Yes and no.

Again, DOS NEEDS to start from active primary partition on first disk.

If you have three disks of which two contain DOS you need to change the disk order.

This can be done by a third party tool or by entering the BIOS and changing disk order (that may or may not be an option in your specific BIOS, and in any case, it is a nuisance).

The NTLDR is mainly a OS loader with very little capabilities as bootmanager and cannot exchange disks.

You can have DOS 6.22 and DOS 7.x+Win9x on the SAME disk and partition (as this is one of the intended uses of NTLDR and DOS 7.x/Windows 9x has a "special" provision for it) but not on different disks.

Among the third party tools, grub4dos (which is NOT GRUB and NOT GRUB2) has some dedicated features aimed to the "DOS/Windows world" among them the possibility to be chainloaded from NTLDR without needing any "install" and it is strongly suggested.

But, again, grub4dos has also the possibility to load and run a DOS from a disk image, the suggestion was to have (since you are going over a multi-disk approach):

  • a disk dedicated to DOS 7.x+Windows 9x (containing also the NTLDR+BOOT.INI+NTDETECT.COM)
  • a disk dedicated to Windows XP
  • any number of disk images residing on either of the two other disks (or on a third one) with each image dedicated to a given version of DOS

jaclaz

Edited by jaclaz
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I'm not wanting to install only DOS, I am wanting to create a multiboot system with each OS on a separate HDD. This brings up another question. Would the default XP bootloader work or do I have to install a 3rd party one such as GRUB?

Yes and no.

Again, DOS NEEDS to start from active primary partition on first disk.

If you have three disks of which two contain DOS you need to change the disk order.

This can be done by a third party tool or by entering the BIOS and changing disk order (that may or may not be an option in your specific BIOS, and in any case, it is a nuisance).

The NTLDR is mainly a OS loader with very little capabilities as bootmanager and cannot exchange disks.

You can have DOS 6.22 and DOS 7.x+Win9x on the SAME disk and partition (as this is one of the intended uses of NTLDR and DOS 7.x/Windows 9x has a "special" provision for it) but not on different disks.

Among the third party tools, grub4dos (which is NOT GRUB and NOT GRUB2) has some dedicated features aimed to the "DOS/Windows world" among them the possibility to be chainloaded from NTLDR without needing any "install" and it is strongly suggested.

But, again, grub4dos has also the possibility to load and run a DOS from a disk image, the suggestion was to have (since you are going over a multi-disk approach):

  • a disk dedicated to DOS 7.x+Windows 9x (containing also the NTLDR+BOOT.INI+NTDETECT.COM)
  • a disk dedicated to Windows XP
  • any number of disk images residing on either of the two other disks (or on a third one) with each image dedicated to a given version of DOS

jaclaz

So what would be the advantages of using disk images instead of having the data 'raw'? And would these images be accessible to different OSes?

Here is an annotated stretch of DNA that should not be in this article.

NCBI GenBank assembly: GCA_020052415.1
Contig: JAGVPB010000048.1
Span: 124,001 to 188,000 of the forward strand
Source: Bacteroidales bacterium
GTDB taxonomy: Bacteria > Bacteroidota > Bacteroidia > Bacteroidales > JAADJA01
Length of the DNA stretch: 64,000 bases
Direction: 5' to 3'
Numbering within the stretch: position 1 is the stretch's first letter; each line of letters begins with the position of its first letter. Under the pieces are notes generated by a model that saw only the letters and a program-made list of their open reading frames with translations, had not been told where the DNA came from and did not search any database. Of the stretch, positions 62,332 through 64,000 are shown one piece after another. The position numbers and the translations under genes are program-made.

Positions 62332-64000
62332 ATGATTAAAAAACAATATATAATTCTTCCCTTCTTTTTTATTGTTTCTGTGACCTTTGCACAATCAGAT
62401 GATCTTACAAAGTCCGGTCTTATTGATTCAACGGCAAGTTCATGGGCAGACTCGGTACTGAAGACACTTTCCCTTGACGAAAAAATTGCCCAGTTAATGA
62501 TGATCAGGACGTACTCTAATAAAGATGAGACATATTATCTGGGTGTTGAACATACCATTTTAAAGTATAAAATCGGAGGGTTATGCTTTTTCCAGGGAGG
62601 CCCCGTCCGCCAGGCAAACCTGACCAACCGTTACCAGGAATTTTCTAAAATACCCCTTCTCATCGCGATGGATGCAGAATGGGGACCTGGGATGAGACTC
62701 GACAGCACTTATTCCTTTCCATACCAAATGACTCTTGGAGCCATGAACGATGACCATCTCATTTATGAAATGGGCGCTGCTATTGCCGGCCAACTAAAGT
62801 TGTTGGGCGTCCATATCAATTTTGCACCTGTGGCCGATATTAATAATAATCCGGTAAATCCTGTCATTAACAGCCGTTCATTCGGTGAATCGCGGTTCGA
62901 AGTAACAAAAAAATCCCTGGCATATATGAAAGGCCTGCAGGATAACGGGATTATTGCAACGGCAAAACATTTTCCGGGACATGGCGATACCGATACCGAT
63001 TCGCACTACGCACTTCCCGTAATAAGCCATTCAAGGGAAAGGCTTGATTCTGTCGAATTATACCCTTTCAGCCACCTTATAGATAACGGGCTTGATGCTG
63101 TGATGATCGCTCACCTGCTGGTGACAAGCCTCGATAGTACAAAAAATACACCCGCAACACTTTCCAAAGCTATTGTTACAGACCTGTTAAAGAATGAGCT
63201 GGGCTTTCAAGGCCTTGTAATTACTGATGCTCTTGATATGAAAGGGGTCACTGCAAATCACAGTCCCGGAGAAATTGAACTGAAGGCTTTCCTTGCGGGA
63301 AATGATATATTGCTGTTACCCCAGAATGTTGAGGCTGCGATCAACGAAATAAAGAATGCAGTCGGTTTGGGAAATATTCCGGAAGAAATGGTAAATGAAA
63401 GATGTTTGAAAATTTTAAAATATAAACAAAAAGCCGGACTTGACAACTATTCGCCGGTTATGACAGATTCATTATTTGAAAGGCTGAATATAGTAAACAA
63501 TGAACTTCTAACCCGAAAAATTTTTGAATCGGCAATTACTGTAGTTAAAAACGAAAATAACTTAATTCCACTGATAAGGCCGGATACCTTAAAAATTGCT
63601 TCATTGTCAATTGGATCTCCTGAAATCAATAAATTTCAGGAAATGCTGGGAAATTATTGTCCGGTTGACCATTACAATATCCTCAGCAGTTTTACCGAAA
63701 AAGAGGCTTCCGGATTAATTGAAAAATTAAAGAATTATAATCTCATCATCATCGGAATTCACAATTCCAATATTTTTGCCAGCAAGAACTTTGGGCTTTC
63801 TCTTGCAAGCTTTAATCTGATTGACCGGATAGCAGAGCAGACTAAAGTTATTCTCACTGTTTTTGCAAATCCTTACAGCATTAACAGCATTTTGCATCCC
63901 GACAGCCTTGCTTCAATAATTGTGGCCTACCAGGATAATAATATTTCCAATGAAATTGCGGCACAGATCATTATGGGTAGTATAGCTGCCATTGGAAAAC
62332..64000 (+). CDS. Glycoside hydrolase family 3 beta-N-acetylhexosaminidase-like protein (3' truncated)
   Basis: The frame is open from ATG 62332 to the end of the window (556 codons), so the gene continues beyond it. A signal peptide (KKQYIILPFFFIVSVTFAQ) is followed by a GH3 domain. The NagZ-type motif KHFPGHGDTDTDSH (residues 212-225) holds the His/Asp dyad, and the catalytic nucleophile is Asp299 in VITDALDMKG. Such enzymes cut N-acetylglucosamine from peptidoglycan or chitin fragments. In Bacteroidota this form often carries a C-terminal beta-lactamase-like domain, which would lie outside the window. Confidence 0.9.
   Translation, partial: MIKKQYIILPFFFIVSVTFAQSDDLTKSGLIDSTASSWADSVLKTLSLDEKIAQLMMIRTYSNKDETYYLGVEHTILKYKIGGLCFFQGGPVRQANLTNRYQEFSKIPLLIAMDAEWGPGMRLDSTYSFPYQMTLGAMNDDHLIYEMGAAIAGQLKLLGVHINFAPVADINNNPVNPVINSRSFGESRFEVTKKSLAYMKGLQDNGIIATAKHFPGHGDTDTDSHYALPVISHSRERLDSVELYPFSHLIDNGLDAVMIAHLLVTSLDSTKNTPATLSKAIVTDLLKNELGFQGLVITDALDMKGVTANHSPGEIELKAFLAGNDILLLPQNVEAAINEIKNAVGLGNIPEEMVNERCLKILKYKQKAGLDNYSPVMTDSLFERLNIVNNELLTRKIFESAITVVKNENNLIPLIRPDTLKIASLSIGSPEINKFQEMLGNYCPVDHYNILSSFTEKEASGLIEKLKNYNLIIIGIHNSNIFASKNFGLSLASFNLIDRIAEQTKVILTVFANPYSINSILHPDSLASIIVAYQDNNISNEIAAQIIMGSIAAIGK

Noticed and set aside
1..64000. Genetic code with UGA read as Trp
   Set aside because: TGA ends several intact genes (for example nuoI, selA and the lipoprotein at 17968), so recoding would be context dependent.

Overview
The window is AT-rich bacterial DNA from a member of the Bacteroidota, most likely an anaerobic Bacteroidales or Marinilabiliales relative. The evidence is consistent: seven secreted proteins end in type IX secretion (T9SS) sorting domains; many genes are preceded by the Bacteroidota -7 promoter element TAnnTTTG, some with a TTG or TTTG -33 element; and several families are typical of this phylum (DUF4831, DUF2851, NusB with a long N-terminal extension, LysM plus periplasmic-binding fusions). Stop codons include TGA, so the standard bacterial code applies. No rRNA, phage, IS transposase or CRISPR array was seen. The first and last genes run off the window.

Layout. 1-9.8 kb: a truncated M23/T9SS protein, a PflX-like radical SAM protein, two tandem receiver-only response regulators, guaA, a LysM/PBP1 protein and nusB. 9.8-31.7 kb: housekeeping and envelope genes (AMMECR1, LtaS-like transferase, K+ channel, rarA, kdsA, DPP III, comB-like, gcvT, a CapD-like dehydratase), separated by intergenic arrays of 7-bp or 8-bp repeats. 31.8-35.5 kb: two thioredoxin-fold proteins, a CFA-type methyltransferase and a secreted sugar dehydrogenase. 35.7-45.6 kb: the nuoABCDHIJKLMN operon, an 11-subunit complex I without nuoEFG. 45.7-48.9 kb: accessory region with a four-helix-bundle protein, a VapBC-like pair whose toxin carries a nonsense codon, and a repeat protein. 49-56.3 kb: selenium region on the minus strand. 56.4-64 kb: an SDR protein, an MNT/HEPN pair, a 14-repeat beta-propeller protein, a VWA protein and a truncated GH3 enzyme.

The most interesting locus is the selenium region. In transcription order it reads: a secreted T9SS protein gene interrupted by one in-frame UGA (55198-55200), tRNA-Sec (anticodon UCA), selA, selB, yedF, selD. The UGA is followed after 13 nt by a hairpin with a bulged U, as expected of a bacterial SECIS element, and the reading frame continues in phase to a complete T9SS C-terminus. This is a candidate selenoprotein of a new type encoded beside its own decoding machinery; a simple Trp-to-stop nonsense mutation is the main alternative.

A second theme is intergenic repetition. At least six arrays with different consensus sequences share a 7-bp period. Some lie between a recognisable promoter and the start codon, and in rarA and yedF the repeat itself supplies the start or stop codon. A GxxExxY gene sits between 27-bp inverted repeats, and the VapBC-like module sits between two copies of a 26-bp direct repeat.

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So what would be the advantages of using disk images instead of having the data 'raw'?

Not needing to change disk order and only use the third party bootmanager for those.

Better using the available devices.

A full install of DOS 6.x or earlier, including any DOS program of some utility ever written :w00t: and a considerable amount of data created with those programs would top at - say - 300 Mb.

If you are really clever and manage to actually have *all* programs EVER written for DOS :ph34r:, this will top at around 600/700 Mb.

Quick reality check, when DOS 6.22 came out it was year 1994 AD:

http://en.wikipedia.org/wiki/Timeline_of_DOS_operating_systems

At the time the size of a common hard disk was within first CHS barrier, i.e below around 528 Mb:

http://www.pcworld.com/article/127105/article.html

http://www.dewassoc.com/kbase/hard_drives/1024_cylinder_528_limit.htm

likely below 250 or 300 Mb.

And would these images be accessible to different OSes?

Of course such images can be mounted on other OS, namely on DOS 7.x and on XP though there may be issues from Windows 9x.

jaclaz

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So what would be the advantages of using disk images instead of having the data 'raw'?

Not needing to change disk order and only use the third party bootmanager for those.

Better using the available devices.

A full install of DOS 6.x or earlier, including any DOS program of some utility ever written :w00t: and a considerable amount of data created with those programs would top at - say - 300 Mb.

If you are really clever and manage to actually have *all* programs EVER written for DOS :ph34r:, this will top at around 600/700 Mb.

Quick reality check, when DOS 6.22 came out it was year 1994 AD:

http://en.wikipedia.org/wiki/Timeline_of_DOS_operating_systems

At the time the size of a common hard disk was within first CHS barrier, i.e below around 528 Mb:

http://www.pcworld.com/article/127105/article.html

http://www.dewassoc.com/kbase/hard_drives/1024_cylinder_528_limit.htm

likely below 250 or 300 Mb.

So when you said that DOS needs to be on a active primary partition on the first disk, did you mean an active primary partition on a HDD that is a Master on IDE Channel 1?